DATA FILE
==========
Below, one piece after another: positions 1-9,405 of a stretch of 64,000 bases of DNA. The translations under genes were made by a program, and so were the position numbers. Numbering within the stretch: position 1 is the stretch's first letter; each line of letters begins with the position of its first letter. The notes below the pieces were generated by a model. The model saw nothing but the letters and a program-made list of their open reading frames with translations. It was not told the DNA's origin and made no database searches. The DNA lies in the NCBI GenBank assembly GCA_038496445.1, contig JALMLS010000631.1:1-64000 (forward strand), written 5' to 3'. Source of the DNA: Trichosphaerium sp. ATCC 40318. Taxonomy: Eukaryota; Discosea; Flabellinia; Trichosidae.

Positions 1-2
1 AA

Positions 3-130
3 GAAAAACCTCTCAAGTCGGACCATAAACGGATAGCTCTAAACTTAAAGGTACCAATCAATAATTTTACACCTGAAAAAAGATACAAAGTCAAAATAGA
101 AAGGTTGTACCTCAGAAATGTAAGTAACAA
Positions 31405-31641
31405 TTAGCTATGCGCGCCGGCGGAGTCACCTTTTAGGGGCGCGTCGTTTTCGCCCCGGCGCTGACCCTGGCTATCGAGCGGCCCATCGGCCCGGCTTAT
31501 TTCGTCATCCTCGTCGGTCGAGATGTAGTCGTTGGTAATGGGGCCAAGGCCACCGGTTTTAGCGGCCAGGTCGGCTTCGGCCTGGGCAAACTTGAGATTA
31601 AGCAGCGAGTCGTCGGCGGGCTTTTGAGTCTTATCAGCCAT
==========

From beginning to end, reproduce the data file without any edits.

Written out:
Below, one piece after another: positions 1-9,405 of a stretch of 64,000 bases of DNA. The translations under genes were made by a program, and so were the position numbers. Numbering within the stretch: position 1 is the stretch's first letter; each line of letters begins with the position of its first letter. The notes below the pieces were generated by a model. The model saw nothing but the letters and a program-made list of their open reading frames with translations. It was not told the DNA's origin and made no database searches. The DNA lies in the NCBI GenBank assembly GCA_038496445.1, contig JALMLS010000631.1:1-64000 (forward strand), written 5' to 3'. Source of the DNA: Trichosphaerium sp. ATCC 40318. Taxonomy: Eukaryota; Discosea; Flabellinia; Trichosidae.

Positions 1-2
1 AA

Positions 3-130
3 GAAAAACCTCTCAAGTCGGACCATAAACGGATAGCTCTAAACTTAAAGGTACCAATCAATAATTTTACACCTGAAAAAAGATACAAAGTCAAAATAGA
101 AAGGTTGTACCTCAGAAATGTAAGTAACAA
Positions 31405-31641
31405 TTAGCTATGCGCGCCGGCGGAGTCACCTTTTAGGGGCGCGTCGTTTTCGCCCCGGCGCTGACCCTGGCTATCGAGCGGCCCATCGGCCCGGCTTAT
31501 TTCGTCATCCTCGTCGGTCGAGATGTAGTCGTTGGTAATGGGGCCAAGGCCACCGGTTTTAGCGGCCAGGTCGGCTTCGGCCTGGGCAAACTTGAGATTA
31601 AGCAGCGAGTCGTCGGCGGGCTTTTGAGTCTTATCAGCCAT